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Michigan State’s Unified Sports program brings community together in sportsmanship

Alex Faber

MSU students and Special Olympics athletes come together in Unified Sports, bringing fun, competition and respect.

It’s October 2022 and Michigan State is about to claim victory over Michigan in football.

But this isn’t the Spartan team led by quarterback Payton Thorne that took on Jim Harbaugh’s Wolverines on Oct. 29. It’s not an alternate reality, either.

It’s a team made up of Special Olympians and students from both universities. MSU’s only gridiron victory against UM this season came courtesy of its Unified Sports program.

Alex Faber

Michigan State’s intramural Unified Sports features two sports: basketball and flag football. There are multiple teams for each, facing off against one another at roughly the same schedule as other IM sports.

The team is composed of MSU students and individuals with intellectual disabilities in the surrounding area. Some travel as far as Ann Arbor to participate in the league. This year, the program had roughly 100 participants.

MSU’s Unified Sports has been given the label of “National Unified Champion School” by the Special Olympics. That means the program meets the 10standardsset by the Special Olympics.

For many athletes, students and parents, the aforementioned rivalry game against Michigan’s Unified Sports team is the highlight of the season. The two teams square off annually, electing to clash the Friday before the NCAA teams play.

That game goes on, rain or shine - last year’s game was played in a torrential downpour.

“That was a rough game. We had people in the bleachers with signs cheering us on in the pouring rain, everyone was running and slipping,” Emma Hofer, president of MSU’s Unified Sports program, said. “It was super fun. All the athletes were screaming and chanting go green. We got the big trophy, celebrating in the rain. It was very memorable - something I won't forget.”

Creating connections

New friendships and connections have certainly been a by-product of the program. Hofer joined the program as a freshman and stuck around for four years, meeting plenty of athletes along the way.

“You make great connections with people,” Hofer said. “It was very leaving our last basketball game knowing I might not see some of these athletes again. It was very much a community the four years I was in it.”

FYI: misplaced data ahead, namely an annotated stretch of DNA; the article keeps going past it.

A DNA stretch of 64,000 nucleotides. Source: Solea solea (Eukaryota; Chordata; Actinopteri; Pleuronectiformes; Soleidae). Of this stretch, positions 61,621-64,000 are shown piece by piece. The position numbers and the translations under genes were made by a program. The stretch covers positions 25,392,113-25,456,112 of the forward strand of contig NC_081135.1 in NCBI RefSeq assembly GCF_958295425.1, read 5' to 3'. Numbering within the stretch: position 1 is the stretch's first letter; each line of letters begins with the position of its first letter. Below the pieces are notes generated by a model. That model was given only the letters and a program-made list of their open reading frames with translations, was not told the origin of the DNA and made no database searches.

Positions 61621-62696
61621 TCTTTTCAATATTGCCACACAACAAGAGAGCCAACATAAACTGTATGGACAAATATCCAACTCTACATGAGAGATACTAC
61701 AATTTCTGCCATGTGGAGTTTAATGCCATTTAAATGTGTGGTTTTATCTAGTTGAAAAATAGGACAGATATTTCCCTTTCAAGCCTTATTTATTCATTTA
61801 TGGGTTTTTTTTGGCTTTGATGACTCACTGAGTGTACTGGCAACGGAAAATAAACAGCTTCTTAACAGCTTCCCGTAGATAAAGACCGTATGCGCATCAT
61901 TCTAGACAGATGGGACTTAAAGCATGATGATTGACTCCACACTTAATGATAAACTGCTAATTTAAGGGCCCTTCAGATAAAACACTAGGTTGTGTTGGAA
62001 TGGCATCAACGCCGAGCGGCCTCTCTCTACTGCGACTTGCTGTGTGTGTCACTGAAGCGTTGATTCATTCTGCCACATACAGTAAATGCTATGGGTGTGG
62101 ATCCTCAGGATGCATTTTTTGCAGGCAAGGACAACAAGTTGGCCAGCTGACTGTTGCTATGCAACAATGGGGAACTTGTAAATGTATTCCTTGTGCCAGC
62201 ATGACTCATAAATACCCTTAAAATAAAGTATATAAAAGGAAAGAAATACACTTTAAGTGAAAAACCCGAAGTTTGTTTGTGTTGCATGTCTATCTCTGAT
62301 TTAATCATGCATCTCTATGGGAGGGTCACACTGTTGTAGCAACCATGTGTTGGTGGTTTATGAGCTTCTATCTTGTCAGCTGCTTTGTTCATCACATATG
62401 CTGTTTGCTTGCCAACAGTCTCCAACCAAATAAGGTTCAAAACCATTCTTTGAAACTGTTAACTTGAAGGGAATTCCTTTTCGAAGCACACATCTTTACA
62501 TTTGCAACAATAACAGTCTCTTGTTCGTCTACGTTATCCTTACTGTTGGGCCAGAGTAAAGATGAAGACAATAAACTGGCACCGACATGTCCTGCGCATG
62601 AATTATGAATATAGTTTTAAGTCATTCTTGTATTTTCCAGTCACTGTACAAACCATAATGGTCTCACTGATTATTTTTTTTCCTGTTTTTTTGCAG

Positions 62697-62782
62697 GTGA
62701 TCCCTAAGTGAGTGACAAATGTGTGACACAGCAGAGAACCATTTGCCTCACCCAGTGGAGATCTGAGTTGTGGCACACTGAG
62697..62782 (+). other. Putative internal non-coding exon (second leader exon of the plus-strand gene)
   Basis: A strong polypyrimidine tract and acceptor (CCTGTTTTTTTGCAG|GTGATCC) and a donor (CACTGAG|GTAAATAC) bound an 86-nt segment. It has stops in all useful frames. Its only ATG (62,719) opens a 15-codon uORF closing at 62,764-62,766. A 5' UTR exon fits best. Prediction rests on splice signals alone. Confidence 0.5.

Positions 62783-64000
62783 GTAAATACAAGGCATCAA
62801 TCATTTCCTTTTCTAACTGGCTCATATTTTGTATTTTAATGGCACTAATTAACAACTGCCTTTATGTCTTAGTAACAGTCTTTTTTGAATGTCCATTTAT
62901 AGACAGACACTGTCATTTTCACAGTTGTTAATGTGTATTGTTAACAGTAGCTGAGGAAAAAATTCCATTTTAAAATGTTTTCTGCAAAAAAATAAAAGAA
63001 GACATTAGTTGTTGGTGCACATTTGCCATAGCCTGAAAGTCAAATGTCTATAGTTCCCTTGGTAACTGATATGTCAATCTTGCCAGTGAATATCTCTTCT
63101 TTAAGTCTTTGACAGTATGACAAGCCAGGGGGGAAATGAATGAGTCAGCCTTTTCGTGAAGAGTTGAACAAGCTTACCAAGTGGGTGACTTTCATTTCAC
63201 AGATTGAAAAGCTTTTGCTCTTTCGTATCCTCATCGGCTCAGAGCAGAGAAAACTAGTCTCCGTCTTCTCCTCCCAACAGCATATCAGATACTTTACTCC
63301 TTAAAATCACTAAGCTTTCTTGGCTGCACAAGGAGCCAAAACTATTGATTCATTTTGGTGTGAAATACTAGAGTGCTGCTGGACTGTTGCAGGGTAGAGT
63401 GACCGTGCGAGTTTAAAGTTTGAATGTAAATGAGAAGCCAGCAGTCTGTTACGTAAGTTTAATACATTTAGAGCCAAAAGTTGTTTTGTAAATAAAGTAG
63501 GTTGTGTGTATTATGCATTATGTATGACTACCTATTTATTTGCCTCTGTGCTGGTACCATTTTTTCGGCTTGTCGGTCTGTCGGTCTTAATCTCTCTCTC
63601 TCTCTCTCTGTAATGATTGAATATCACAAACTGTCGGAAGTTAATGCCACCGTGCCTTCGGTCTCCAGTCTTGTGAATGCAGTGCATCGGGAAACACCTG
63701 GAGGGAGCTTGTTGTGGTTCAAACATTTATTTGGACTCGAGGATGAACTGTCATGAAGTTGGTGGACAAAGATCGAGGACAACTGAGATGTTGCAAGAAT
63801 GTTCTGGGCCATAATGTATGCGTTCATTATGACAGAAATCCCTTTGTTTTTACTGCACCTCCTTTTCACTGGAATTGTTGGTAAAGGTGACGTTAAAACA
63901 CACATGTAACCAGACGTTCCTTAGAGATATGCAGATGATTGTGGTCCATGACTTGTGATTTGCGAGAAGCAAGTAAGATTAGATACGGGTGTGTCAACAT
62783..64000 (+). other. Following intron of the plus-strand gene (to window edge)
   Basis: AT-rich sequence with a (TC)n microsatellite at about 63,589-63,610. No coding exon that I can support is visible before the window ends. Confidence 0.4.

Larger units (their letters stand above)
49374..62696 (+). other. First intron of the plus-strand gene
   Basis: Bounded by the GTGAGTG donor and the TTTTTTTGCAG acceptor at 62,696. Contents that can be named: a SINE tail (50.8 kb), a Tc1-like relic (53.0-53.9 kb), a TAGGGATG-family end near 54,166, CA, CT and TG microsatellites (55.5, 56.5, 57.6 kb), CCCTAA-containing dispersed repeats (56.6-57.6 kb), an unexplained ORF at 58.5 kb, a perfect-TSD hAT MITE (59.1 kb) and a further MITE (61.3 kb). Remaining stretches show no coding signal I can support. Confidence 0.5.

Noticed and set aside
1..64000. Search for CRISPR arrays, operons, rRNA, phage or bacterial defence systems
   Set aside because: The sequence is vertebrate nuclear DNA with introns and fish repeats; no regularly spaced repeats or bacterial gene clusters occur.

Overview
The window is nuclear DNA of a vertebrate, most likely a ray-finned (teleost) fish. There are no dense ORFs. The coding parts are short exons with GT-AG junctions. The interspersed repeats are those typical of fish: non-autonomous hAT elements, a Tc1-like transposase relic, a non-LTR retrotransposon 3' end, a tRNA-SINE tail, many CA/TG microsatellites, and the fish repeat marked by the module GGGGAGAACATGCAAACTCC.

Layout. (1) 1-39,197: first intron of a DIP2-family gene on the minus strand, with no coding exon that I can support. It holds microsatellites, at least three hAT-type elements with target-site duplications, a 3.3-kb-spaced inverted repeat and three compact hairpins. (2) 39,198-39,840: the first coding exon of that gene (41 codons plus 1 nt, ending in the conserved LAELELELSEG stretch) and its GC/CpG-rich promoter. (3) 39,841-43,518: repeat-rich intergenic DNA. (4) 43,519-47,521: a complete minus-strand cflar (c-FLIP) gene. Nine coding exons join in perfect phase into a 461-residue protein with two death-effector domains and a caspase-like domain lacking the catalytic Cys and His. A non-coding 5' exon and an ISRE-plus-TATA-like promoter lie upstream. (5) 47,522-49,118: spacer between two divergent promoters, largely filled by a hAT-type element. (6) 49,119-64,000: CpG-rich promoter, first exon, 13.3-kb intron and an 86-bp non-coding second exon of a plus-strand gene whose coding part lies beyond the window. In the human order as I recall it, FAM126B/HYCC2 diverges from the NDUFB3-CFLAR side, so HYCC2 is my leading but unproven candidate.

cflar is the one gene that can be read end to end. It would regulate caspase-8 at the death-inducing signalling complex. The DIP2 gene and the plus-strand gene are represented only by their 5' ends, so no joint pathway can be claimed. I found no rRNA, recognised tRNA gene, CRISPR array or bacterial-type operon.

She’s not alone. Friendships often blossom as a result of the program, with the MSU students and athletes interacting outside of the games as well.

“I'm in Brody and some of my athletic friends work there. On their breaks, if I'm eating there, they’ll come sit with me and chat with me. I get daily text messages and calls from people,” Hofer said. “Some people who have graduated are still in contact with some athletes. So it's just a kind of lifelong friendship that you wouldn't necessarily just meet out on the street.”

Barry Greer has played in unified sports for multiple years now. Greer is extremely athletic: participating in Special Olympics events, hooping regularly, bowling and playing both of the sports offered by the unified program - there doesn’t seem to be much in sports that he hasn’t at least dabbled in.

He’s especially lethal in basketball - he’s not one to get into a three-point shooting contest with.

In addition to those athletic achievements, Greer has made plenty of connections along the way. While he’s met fellow athletes during his playing career, unified sports allows Greer, and his fellow athletes, to interact with students and peers without intellectual disabilities.

“I think it teaches the students and it gives them a different perspective,” Lee Greer, Barry’s dad, said. “Some kids grow up and they've never been around the special needs kid.”

However, not all the athletes are quite as social as Greer, who could probably make a lifelong friend in line at the grocery store.

For some, it presents a unique social opportunity to come out of their shell, and again, make new friends.

“Some (of the athletes) are super outgoing, so it's not hard to get them to interact with anyone. But some of them kind of keep to themselves and (are) nervous to talk with people, especially new students coming in,” Hofer said. “But there is always usually one or two people that really connect with some of those athletes, and then they make that bond and they start to break out of their shell. They start going for touchdowns or just running with the ball and they get super excited and then everyone's cheering for them.”

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